It is a touch-screen application that can administer computerized tests on tablets. Instead of using a pencil, the subjects need to connect the dots using their fingers. Test—retest reliability : Whether the test results are consistent across different instances as measured by time to completion and whether there are significant practice effects.
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The study involved ten participants aged from 33 to 84 years, with 8 above 50 and 4 above As age is an important factor which affects cognitive abilities, we recruited participants from a broad age range to include people with different levels of cognitive abilities. Considering that some elderly participants are illiterate or only had limited education, only Part A of TMT was administered.
Each subject was administered three tests consecutively, including one paper-and-pencil test and two computerized tests on a tablet. Before conducting the tests, the participant was shown a sample TMT with eight dots so as to become familiar with the connecting rules and test procedures. Then, the paper-and-pencil test was administered to the participant. The time taken to complete the trail, i. After an interval of 30 s, two computerized tests were administered to the participant consecutively. The test statistics were recorded by iTMT for later analysis.
As proposed in Gaudino et al. Total segment length is defined as the summed length of the shortest line segments connecting successive dots. Visual interference is quantified by summing the number of dots that lie within 3 cm of each line segment. The two metrics of the paper-and-pencil TMT administered in the study were calculated and used as normative values for evaluating the computerized tests.
The paper-and-pencil TMT has a total segment length of Two t -tests were performed to determine whether the computerized tests generated by iTMT have a similar level of difficulty to the paper-and-pencil test Table III. The test results suggest that there is no significant difference between the computerized tests and the paper-and-pencil test in terms of total segment length and visual interference.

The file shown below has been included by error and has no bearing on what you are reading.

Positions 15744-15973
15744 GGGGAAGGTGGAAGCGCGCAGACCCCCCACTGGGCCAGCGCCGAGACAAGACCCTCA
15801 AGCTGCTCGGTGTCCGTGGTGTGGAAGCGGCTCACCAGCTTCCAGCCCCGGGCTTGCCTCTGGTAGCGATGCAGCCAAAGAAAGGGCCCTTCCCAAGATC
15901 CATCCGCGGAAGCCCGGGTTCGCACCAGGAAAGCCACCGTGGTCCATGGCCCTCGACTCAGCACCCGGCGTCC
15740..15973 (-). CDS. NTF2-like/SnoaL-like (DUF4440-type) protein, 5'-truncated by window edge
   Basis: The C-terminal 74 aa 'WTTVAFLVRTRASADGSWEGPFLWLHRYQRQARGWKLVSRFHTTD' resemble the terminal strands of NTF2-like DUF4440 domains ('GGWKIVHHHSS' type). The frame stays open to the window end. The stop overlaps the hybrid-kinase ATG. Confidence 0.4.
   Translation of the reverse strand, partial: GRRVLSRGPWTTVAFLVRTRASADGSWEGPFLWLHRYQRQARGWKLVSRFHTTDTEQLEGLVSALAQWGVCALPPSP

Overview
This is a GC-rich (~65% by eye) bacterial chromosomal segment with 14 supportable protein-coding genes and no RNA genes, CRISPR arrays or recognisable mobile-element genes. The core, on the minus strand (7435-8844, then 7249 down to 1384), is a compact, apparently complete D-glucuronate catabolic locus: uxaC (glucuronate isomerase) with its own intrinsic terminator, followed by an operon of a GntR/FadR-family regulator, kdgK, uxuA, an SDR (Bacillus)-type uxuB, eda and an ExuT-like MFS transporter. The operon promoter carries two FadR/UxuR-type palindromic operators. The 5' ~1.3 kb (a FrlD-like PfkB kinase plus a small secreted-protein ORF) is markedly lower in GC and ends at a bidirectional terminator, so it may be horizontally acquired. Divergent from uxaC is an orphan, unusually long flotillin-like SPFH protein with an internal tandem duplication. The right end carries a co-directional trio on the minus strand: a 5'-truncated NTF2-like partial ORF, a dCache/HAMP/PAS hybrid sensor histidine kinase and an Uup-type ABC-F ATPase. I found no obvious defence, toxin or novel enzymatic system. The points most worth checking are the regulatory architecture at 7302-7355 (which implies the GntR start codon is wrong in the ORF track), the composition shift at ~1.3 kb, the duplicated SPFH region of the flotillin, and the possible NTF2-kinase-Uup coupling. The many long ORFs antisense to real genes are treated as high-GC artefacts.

Hence, the results further indicate that, as measured by these two metrics, computerized tests and the paper-and-pencil test can be considered to have a similar level of difficulty. The construct validity of the computerized tests generated by iTMT was measured by correlating the time taken by the same participant to complete a computerized test and the paper-and-pencil test.
The Pearson product-moment correlations between time to completion are shown in Figure 6. When test performance was measured by time to completion, the computerized tests generated by iTMT were able to produce test scores that are highly correlated with the paper-and-pencil test score of the same participant, suggesting high construct validity of the computerized tests. The test-retest reliability of the computerized tests generated by iTMT was calculated by correlating the time taken to complete the first and the second computerized test.
The Pearson product-moment correlation between the time to completion of two computerized tests is shown in Figure 7.
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Moreover, iTMT was found to have almost no discernible practice effects. As shown in Figure 7 , some participants took longer to complete the first test, while others took longer to complete the second test on iTMT. From the first to the second administration, the average time to completion was only reduced by 5.
While the reduction in average time to completion for eTrail Smith, was Comparatively, iTMT was less susceptible to practice effects, providing further evidence to support its high reliability when administered repeatedly. In this paper, we proposed a DAC approach to generate instances of TMT that can be used in longitudinal cognitive assessment. Our proposed approach is able to generated a theoretically unlimited number of different TMT instances which can be used in consecutive test administrations. The preliminary results from the pilot study support the effectiveness of our DAC approach.
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Due to the illiteracy of some participants, only TMT Part A and its computerized versions were tested in this study. This paper argues that both human translators and machine translation systems can greatly benefit from contrastive studies of text structure. Due to the great terminological and definitional confusion regarding structures in texts, the paper first discusses the main viewpoints on these issues and then outlines the two most significant differences between Italian and Danish text structure.
One regards the notion of information density: Italian tends to accumulate the same information in shorter text spans and to include a larger number of Elementary Discourse Units in each sentence than Danish.